- Court documents from Thursday show that the SEC says Binance US may be in violation of a consent order.
- The regulator has turned its attention to Binance’s custody arm Ceffu, alleging that Binance US is not supporting the probe.
- The US securities regulator says the custody arm is unregistered, and is likely being used to move assets overseas.
The Securities & Exchange Commission (SEC) has accused Binance US of violation of a prior consent order. According to a court filing released Thursday, the US securities regulator argues that the crypto trading platform has failed to cooperate with the ongoing probe over alleged unregistered securities offerings.
Binance’s native token, BNB’s price remained unaffected by the development in the lawsuit.
SEC probe raises questions of prior court order violations
In June, the US securities regulator filed a lawsuit against Binance entities and founder Changpeng Zhao (CZ) with 13 charges. These include operating unregistered exchanges, broker-dealers and clearing agencies, misrepresenting trading controls and oversight on the Binance US platform and the unregistered offer and sale of securities.
Since then, the SEC has added to its charges as the lawsuit drags on. In a court order from Thursday, the financial regulator raises questions on a likely violation of a consent order from Binance.US. A federal judge approved in June a consent order, based on a temporary agreement between the regulator and Binance US requiring that funds and assets are not moved offshore.
The government oversight agency believes that the exchange is in violation of this court order. The SEC suspects that Binance.US custody arm Ceffu is unregistered and the exchange is likely using this entity to move assets overseas, according to Thursday’s court documents.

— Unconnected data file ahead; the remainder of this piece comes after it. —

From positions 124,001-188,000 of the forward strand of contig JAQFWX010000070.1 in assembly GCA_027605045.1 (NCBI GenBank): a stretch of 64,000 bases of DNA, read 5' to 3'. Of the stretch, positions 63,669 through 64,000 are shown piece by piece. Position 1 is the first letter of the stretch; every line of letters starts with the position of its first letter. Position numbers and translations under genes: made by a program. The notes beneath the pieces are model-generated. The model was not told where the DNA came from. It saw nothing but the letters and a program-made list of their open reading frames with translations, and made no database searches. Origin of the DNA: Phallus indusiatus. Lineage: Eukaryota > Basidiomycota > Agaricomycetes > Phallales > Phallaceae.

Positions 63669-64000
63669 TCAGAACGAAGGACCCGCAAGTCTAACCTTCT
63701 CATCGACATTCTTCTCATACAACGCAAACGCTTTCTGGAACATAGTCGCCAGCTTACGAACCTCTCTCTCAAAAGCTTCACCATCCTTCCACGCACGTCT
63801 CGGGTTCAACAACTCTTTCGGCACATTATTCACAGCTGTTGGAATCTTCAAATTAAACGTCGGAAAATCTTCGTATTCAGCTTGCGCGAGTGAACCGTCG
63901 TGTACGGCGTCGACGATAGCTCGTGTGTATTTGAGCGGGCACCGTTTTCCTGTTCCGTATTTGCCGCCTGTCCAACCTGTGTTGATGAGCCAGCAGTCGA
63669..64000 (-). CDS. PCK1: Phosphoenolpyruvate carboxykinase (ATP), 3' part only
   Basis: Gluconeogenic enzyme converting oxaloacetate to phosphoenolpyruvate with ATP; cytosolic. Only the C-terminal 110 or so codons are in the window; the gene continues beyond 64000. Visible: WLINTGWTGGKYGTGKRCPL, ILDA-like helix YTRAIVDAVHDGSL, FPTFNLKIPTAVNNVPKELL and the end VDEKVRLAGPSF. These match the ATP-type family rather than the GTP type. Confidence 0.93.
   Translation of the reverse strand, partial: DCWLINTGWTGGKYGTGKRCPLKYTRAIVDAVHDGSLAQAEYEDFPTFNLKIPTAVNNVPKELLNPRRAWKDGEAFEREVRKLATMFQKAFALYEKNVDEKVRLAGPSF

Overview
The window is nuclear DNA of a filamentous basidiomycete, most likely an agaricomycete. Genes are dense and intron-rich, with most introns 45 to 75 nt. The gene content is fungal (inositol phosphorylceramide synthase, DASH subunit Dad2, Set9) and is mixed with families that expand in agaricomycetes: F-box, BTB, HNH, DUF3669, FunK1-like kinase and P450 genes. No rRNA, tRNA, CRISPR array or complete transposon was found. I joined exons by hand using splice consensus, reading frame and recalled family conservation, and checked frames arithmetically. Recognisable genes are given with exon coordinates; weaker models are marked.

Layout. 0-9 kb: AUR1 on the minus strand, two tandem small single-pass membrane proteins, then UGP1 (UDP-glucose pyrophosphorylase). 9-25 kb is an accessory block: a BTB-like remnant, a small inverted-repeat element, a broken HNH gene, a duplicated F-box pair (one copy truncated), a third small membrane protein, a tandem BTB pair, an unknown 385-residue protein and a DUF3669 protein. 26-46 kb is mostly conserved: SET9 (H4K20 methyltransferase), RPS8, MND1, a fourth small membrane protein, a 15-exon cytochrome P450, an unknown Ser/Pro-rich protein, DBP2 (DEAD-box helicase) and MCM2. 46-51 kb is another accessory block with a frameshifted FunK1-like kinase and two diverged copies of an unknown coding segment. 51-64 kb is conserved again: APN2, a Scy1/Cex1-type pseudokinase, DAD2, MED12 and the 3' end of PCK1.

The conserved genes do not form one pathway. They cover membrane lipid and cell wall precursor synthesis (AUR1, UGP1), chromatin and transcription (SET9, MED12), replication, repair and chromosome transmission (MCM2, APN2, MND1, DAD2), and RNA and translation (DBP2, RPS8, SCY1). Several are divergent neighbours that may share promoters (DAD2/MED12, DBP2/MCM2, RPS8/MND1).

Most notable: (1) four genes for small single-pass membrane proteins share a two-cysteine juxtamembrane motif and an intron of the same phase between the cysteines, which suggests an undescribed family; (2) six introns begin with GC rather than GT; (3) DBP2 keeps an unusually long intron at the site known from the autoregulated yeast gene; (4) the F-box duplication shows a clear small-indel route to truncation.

In a September 12 filing, Binance.US addressed the SEC’s concerns over its custody arm. According to CZ’s exchange, the agency’s concerns are “much ado about nothing.”
The contents of the unsealed filing read:
“…the limited discovery BAM has provided to date raises questions about whether Defendants are in violation of the Consent Order because Binance Entities, including a newly rebranded Binance Entity called “Ceffu,” appear to have control of Customer Assets through their role in the establishment of wallets and keys shards related to BAM Customer Crypto Assets and control of the AWS environment that hosts the wallet custody software and stores the keys for BAM company and Customer Assets…”
The SEC therefore seeks the court’s intervention to request discovery and determine whether customer assets are being safeguarded in line with the consent order, or if they are being moved overseas.
Binance’s native token, BNB, is changing hands at $212.90 at the time of writing. The token’s price is currently unaffected by the development in the lawsuit and holders await Binance’s response to the SEC’s latest accusation.
Bitcoin, altcoins, stablecoins FAQs
What is Bitcoin?
Bitcoin is the largest cryptocurrency by market capitalization, a virtual currency designed to serve as money. This form of payment cannot be controlled by any one person, group, or entity, which eliminates the need for third-party participation during financial transactions.
What are altcoins?